Tuesday, 8 August 2017
Free Will or Not Free Will; That is the Question part 2
Last week I went where perhaps fools rush in and began to delve into the question of free will. I want to continue to explore that further this week.
As I noted last week the mathematics which is used to develop Quantum Mechanics apparently leaves no room for free will. All in the universe is apparently predetermined if you have all the variables. At least that is my understanding of what the theoretical physicists are saying. However, the physicists whom I quoted last week, Leonard Mlodinow, did concede that that the universe and human beings are so complex that in effect it appears to us that we do have free will.
The other factor conceded, if not believed by physicists, is that the math does not account for an intervention from God or a god-like force interceding from outside of the structure of the universe. However, as Mlodinow states:
If you believe that there are no exceptions, whether they be big miracles or minor deviations from the laws of physics, whether you look at the quantum laws that are fundamental or Newton’s laws, whichever laws you look at, neither set of laws has room for deviations or choice — let’s say, conscious choice. So if you believe that the brain follows those laws, as everything in the laboratory that we’ve ever looked at does, then it’s not a question for scientists.
So the question is directly in the court of those who believe in a higher power. If God has given us free, will which I believe God has, what does that mean for us as Christians and other believers in a higher power?
As I addressed in this Sunday’s sermon (attached), which wolf of our nature will we feed; the good one or the evil one? This question is based on a Legend of the Cherokee people which is provided at the beginning of my sermon. In effect, we have two wolves inside us; a good one and an evil one. The question posed is which wolf will win? The answer is the one we feed.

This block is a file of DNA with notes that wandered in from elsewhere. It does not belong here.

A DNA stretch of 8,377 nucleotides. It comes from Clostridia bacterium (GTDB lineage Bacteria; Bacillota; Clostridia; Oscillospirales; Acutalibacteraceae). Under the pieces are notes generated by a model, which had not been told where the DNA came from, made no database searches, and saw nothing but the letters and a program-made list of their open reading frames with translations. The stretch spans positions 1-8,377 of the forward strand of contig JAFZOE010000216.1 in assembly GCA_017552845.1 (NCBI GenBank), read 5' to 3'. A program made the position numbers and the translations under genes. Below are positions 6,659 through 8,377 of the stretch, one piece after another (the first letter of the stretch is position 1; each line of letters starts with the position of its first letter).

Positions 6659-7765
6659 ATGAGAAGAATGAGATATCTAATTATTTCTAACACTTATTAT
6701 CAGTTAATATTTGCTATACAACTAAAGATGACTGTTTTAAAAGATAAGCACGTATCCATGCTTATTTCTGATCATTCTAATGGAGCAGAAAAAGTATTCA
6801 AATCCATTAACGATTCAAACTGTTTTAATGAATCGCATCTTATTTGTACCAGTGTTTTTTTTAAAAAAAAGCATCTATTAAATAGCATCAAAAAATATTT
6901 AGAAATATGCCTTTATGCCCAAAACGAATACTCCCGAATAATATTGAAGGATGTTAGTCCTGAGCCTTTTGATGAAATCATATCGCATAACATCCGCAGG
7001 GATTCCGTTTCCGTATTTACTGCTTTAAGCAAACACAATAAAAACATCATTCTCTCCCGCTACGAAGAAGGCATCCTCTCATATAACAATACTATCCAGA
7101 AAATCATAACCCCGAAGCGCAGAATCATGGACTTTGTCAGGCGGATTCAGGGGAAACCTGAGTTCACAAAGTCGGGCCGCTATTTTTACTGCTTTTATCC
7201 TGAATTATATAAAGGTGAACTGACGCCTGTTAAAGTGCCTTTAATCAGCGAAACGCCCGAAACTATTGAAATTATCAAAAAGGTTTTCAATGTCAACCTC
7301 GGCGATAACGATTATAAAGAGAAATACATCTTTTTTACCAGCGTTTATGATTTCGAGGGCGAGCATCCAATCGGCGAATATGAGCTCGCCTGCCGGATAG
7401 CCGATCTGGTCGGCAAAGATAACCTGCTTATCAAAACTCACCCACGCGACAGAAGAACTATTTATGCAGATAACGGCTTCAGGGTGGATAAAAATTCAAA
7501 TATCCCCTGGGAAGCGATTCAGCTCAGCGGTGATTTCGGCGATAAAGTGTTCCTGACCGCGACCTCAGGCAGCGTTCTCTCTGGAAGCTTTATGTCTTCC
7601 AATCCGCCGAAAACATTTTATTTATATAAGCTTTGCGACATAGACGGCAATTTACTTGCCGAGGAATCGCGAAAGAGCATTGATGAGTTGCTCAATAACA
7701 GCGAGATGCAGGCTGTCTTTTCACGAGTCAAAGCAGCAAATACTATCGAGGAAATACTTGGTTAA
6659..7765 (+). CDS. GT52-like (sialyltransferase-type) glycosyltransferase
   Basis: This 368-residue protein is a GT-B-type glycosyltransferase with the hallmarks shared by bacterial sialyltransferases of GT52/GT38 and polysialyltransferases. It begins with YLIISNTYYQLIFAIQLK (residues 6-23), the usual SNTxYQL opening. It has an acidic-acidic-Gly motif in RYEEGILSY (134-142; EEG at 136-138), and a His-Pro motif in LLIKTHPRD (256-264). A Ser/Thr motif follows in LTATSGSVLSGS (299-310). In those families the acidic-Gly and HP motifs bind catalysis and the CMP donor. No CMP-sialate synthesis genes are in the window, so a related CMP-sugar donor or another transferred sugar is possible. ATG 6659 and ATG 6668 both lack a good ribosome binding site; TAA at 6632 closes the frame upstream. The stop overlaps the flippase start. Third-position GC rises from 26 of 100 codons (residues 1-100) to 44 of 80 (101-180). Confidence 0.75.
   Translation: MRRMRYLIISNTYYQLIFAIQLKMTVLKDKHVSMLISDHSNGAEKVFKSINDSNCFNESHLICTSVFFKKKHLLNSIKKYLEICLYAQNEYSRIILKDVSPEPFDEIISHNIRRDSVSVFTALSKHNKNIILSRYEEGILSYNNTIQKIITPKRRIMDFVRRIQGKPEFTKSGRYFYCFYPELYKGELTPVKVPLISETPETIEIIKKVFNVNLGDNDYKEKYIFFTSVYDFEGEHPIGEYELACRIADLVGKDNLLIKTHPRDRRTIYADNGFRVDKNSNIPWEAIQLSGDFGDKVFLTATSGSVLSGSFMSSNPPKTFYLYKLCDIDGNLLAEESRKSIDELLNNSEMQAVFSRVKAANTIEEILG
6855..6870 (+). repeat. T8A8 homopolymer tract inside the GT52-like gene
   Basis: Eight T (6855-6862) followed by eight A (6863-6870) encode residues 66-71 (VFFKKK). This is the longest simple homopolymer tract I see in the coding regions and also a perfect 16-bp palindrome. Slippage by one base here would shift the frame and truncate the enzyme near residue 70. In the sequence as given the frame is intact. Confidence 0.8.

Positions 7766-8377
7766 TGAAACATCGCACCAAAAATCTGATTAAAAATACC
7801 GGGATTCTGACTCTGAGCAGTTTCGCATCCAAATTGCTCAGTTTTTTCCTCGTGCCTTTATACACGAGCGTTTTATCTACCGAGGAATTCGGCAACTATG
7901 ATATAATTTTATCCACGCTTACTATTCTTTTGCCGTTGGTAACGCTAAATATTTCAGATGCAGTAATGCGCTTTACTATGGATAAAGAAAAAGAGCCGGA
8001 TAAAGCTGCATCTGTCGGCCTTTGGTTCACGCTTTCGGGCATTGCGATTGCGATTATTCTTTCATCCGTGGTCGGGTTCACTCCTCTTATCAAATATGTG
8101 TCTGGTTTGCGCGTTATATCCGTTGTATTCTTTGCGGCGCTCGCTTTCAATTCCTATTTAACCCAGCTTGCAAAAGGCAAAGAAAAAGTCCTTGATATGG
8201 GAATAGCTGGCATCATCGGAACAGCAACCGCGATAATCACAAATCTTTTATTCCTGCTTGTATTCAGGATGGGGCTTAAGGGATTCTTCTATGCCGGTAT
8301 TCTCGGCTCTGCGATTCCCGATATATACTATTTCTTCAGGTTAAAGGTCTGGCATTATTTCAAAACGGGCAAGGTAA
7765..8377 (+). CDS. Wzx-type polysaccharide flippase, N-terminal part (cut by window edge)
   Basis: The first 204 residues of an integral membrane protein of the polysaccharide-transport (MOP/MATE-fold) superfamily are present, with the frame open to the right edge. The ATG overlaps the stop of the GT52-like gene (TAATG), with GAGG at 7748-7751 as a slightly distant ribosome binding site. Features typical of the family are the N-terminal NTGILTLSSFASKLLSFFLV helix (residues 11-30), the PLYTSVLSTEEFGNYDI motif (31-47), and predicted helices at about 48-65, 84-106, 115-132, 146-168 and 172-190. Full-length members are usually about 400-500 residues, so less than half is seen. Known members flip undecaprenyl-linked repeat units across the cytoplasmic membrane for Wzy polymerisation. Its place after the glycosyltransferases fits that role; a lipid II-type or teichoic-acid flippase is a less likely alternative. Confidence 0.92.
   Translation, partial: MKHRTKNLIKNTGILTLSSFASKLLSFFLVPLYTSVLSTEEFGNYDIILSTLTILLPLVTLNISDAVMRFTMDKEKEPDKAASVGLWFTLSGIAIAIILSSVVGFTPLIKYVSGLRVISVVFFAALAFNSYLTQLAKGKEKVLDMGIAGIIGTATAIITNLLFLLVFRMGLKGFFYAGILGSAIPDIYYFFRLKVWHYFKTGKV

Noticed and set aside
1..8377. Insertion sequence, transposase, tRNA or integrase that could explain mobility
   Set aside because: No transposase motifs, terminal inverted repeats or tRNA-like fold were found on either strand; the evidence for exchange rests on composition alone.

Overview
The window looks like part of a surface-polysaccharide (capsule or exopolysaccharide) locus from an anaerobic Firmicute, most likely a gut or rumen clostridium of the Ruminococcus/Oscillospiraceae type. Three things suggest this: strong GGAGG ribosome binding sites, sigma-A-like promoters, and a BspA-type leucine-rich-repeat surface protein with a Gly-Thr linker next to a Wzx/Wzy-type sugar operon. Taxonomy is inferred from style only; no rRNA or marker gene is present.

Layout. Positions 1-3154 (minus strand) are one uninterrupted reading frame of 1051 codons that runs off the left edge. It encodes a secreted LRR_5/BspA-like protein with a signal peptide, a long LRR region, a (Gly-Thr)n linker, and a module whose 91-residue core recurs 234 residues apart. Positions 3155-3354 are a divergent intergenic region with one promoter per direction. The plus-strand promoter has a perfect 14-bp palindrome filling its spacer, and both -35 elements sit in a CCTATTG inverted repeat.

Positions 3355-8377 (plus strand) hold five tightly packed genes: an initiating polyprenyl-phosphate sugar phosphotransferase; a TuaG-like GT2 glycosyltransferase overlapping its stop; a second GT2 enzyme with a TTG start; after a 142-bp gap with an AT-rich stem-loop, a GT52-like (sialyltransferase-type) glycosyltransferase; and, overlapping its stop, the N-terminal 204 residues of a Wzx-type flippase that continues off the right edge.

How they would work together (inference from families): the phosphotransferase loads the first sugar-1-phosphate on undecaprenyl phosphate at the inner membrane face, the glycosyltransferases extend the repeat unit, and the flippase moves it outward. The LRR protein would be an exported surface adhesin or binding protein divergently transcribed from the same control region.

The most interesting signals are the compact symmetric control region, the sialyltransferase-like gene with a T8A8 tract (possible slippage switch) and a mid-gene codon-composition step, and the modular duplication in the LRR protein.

Even if we do know which is which we do not always choose good one as St. Paul notes, “I do not understand my own actions. For I do not do what I want, but I do the very thing I hate”. If, St. Paul is correct, and I believe anyone who has any level of self-awareness will agree, do we then have free will? The reality is that we have less free will that we like to admit or even than we realize.
There are forces within us, symbolized by those two wolves, that seem to be at war and that at least influence if not control our decisions and our actions. Carl Jung was the great explorer of these forces and developed/discovered the concept of archetypes which are the way that the energy within us is organized and operates to influence us. These are unconscious forces we usually are not even aware which are influencing/controlling us; ergo the cry of St. Paul.
The great gift of Carl Jung was to not only present a psychology which explains a great deal of how we have been created but to understand it in terms of how we can develop and mature into the people that God intends us to be. Jung called it individuation.
The challenge for me as a Christian is to become the person that God intended me to be when God created me. There are many aspects of myself which I do not hold to be admirable and which I struggle to acknowledge; the evil wolf in the legend. Jung has named these forces The Shadow. However, these are a part of who I am and unless I acknowledge them and learn how to relate to them, they will prevent my better wolf from being fed.
Let us feed the wolf of our better nature. Blessings on your journey,